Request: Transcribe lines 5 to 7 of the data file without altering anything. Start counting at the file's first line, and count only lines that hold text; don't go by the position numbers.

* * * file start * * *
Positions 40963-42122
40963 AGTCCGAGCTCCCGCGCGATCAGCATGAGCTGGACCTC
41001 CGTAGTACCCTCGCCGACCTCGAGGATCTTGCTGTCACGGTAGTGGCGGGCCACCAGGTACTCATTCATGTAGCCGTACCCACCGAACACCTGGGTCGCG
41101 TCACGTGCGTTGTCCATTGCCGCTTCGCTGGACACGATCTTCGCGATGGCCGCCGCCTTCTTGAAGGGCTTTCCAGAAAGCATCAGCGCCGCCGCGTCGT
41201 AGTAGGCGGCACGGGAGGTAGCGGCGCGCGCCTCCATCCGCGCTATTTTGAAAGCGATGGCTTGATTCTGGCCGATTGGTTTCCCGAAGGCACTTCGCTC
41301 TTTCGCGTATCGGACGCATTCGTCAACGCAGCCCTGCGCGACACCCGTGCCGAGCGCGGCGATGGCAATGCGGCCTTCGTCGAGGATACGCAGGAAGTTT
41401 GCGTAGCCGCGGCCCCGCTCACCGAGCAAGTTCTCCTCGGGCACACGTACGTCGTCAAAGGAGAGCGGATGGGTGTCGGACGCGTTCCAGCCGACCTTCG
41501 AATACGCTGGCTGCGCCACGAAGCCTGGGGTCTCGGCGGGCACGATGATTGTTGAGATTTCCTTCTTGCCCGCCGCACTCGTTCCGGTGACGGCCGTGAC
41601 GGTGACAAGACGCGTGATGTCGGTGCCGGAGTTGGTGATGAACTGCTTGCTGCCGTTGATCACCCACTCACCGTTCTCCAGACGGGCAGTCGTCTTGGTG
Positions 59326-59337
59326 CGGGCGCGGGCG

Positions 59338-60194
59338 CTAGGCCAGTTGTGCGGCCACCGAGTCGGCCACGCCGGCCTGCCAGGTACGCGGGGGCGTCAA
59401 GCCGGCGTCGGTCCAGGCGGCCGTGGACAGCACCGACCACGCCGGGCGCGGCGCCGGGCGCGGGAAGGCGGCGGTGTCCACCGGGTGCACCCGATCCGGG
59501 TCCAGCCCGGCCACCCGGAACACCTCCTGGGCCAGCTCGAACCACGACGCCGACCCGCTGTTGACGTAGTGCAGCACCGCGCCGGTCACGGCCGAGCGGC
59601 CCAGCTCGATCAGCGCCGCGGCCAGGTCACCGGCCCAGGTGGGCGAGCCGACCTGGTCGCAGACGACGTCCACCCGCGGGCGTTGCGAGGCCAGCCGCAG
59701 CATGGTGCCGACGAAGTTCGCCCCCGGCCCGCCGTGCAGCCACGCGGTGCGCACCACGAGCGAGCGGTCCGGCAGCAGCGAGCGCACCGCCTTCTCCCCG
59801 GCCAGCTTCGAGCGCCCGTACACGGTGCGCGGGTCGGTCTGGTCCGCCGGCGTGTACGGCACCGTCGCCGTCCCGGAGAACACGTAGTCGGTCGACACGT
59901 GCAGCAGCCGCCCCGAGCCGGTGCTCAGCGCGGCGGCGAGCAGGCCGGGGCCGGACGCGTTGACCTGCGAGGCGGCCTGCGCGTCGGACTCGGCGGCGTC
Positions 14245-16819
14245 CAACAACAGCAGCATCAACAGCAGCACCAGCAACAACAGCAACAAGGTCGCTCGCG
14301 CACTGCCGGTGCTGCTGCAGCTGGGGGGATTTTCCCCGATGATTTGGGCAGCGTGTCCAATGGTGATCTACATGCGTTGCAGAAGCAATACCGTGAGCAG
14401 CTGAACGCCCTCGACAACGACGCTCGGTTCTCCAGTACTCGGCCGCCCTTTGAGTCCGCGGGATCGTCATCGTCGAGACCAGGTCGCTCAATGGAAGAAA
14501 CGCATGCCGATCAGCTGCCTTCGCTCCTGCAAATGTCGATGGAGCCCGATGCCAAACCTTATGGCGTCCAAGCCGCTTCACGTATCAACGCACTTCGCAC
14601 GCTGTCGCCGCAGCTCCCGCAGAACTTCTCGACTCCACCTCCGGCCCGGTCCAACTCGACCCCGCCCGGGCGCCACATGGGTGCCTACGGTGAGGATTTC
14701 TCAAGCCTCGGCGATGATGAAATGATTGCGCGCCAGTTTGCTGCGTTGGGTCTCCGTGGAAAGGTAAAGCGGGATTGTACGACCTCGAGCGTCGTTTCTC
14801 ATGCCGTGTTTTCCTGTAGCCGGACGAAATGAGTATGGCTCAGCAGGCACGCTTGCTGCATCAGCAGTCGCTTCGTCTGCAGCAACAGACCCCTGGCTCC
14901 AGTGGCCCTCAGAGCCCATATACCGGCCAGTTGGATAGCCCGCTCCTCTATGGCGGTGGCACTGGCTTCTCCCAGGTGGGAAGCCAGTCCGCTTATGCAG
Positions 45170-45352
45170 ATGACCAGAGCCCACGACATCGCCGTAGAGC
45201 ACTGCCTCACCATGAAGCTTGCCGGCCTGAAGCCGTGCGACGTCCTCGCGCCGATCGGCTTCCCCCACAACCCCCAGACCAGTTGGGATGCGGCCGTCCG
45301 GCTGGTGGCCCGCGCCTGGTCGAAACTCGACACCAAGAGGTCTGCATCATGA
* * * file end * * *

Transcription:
41201 AGTAGGCGGCACGGGAGGTAGCGGCGCGCGCCTCCATCCGCGCTATTTTGAAAGCGATGGCTTGATTCTGGCCGATTGGTTTCCCGAAGGCACTTCGCTC
41301 TTTCGCGTATCGGACGCATTCGTCAACGCAGCCCTGCGCGACACCCGTGCCGAGCGCGGCGATGGCAATGCGGCCTTCGTCGAGGATACGCAGGAAGTTT
41401 GCGTAGCCGCGGCCCCGCTCACCGAGCAAGTTCTCCTCGGGCACACGTACGTCGTCAAAGGAGAGCGGATGGGTGTCGGACGCGTTCCAGCCGACCTTCG